On June 19th blogger Alice B from kiskeyAcity posted an entry about “
Imagine my surprise then when I arrive at my grandfather’s homestead and see a Digicel antenna staring back at me as I stood on my aunt’s balcony. There is also a Comcel-Voila antenna within range, but the Digicel antenna seemed towered over it. In a country that to my knowledge doesn’t have any skyscrapers to speak of, cell phone antennas are beginning to take that role and altering the visual landscape of the island. These enormous caterpillars are now obstructing breathtaking views of the mountains and downtown Petion Ville. These antennas are a small price to pay for more jobs and a competitive phone market where consumers benefit, at least in the interim.
Ironically enough, my little cousin who had a Digicel phone experienced the most phone troubles during the course of my trip. There were numerous times where he had to roam around his house and or my grandfather’s courtyard in search of a signal. I do not know whether his experiences are emblematic of other Digicel users’ experiences, but I could not help chuckling at the sight of him walking around the house staring intently at his phone and gritting his teeth for the appearance of more bars on his mobile, meanwhile his carrier’s antenna was less than half a mile away. C’est une comedie…
We need more people/We need better coverage
Throughout the trip, my aunts and uncles kept on reiterating that when I get back I tell my family members in the states that Haiti is not as nightmarish, or rather to use their word, “[as] diabolique,” as they think. They pleaded with me to encourage the other folks in my family to start reciprocating with the visits and to suspend with the horror stories about the country that are going to keep my younger cousins living in the states from ever developing a relationship with the island. I will elaborate more on these conversations later, but it is understood that they were rather thought provoking.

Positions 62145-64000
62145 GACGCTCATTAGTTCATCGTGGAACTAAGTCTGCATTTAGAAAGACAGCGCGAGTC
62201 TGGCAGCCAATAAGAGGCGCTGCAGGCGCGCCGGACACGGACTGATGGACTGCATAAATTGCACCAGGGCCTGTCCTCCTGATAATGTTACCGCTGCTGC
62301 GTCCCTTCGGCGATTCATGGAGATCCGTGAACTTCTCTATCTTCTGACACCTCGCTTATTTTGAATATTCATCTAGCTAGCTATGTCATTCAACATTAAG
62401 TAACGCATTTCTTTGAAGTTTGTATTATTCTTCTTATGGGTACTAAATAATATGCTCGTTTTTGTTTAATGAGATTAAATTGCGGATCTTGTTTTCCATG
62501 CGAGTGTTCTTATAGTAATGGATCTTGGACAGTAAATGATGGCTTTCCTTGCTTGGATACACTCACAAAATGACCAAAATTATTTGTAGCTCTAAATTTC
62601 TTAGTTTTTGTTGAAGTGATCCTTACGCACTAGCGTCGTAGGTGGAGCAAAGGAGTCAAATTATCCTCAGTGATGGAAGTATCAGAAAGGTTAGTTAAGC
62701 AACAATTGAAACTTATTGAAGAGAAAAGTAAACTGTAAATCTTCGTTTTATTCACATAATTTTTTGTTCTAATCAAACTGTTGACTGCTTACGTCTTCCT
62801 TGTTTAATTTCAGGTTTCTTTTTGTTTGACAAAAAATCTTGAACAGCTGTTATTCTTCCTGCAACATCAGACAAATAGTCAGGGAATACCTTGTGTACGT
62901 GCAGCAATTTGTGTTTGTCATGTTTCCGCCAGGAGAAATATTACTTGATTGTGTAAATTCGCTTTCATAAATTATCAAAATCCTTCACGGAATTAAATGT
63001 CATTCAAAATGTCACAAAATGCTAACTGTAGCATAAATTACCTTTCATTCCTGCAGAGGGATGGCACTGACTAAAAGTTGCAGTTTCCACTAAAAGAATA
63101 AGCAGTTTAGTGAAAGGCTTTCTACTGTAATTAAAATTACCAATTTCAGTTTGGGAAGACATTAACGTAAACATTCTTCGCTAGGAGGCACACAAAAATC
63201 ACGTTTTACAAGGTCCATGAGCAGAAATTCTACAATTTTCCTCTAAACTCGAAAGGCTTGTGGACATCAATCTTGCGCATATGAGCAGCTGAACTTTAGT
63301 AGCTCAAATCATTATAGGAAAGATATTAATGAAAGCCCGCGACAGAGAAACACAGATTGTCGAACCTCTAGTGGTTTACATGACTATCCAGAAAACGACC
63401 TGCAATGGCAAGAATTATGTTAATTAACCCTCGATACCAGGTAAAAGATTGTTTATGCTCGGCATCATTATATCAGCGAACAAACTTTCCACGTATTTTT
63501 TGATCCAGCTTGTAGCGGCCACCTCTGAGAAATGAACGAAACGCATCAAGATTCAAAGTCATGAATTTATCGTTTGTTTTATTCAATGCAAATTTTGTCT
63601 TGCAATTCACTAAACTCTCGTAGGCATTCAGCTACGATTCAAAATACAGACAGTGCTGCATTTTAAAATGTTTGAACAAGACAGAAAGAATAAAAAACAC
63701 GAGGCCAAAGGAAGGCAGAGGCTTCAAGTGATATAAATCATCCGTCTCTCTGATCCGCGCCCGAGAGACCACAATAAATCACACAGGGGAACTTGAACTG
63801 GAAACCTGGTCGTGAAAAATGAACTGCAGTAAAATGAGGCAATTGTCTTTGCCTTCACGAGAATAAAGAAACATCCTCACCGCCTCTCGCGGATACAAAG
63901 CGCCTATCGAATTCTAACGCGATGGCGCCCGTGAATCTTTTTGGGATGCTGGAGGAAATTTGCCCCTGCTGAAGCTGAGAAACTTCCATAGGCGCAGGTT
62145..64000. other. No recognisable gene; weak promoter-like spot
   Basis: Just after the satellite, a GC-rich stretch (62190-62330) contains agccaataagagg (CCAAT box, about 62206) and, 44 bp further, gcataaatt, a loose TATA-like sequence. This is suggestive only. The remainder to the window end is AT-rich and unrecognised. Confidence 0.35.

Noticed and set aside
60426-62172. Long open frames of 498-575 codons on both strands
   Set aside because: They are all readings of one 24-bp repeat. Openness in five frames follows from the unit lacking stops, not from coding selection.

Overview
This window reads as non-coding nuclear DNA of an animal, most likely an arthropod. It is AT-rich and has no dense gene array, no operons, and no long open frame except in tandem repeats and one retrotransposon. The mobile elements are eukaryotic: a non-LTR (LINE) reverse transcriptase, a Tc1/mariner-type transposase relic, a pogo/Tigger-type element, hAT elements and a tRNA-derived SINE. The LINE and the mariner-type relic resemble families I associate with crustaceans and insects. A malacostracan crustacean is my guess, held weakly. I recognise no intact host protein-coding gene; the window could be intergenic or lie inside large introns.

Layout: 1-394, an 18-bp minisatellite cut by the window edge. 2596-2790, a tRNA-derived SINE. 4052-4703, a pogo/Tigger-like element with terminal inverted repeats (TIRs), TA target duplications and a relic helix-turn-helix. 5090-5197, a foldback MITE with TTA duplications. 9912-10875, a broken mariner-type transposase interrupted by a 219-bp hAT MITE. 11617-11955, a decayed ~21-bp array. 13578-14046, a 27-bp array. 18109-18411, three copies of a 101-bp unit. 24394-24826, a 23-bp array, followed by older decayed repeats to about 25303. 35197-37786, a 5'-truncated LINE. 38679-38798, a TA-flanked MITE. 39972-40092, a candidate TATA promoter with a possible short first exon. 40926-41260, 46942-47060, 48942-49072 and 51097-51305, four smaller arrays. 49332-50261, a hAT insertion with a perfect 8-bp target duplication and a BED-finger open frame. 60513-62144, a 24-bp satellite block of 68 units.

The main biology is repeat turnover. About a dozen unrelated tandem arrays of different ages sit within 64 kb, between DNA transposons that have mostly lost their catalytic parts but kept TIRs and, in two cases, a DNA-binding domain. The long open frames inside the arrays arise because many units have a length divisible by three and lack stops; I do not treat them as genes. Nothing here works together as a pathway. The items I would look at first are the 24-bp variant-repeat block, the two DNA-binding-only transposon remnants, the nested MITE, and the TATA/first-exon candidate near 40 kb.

Along the same lines, one night while watching Tele-Ginen, a Haitian news broadcast, a reporter was talking with a man from Cite Soleil. During their conversation the Cite Soleil resident praised the reporter/Tele-Ginen for being the lone station courageous enough to come into Cite Soleil to see how things really are, rather than just churning out dreadful tales about the district without ever stepping foot. I could neither verify nor dispute the man’s praises for Tele-Ginen, but I did find his comments to be emblematic of the concerns of most Haitian residents about how the island is being represented.
Note 1: Never Do It Again
One of my aunts told me that I let the airline take advantage of me by not bringing more luggage/cargo into the country. Her comments made me rethink my decision to travel light, and I was struck with a moments worth of guilt for not bringing gifts for everyone. “What did it matter that my parents had just arrived here with a barrel of provisions and who knows how many suitcases,” I thought to myself, “I could’ve still brought more.” Then she cut me a look and as to reinforce her point, “never let them do that to you again,” and my guilt quickly subsided, “oui ma’tante” I will never let the airlines take advantage of me by traveling light again.
Note 2: I Rest my Case
Regular readers of this blog know about my ongoing dispute with fellow Haitian blogger The Haitian Eclectic over the Shakira and Wyclef song “Hips Don’t Lie.” I think it ranks right up there with peanut butter as great contributions, but The Haitian Eclectic doesn’t have much of a taste for it. Well, on my last night in
Until next time,
The Nightshift Chronicler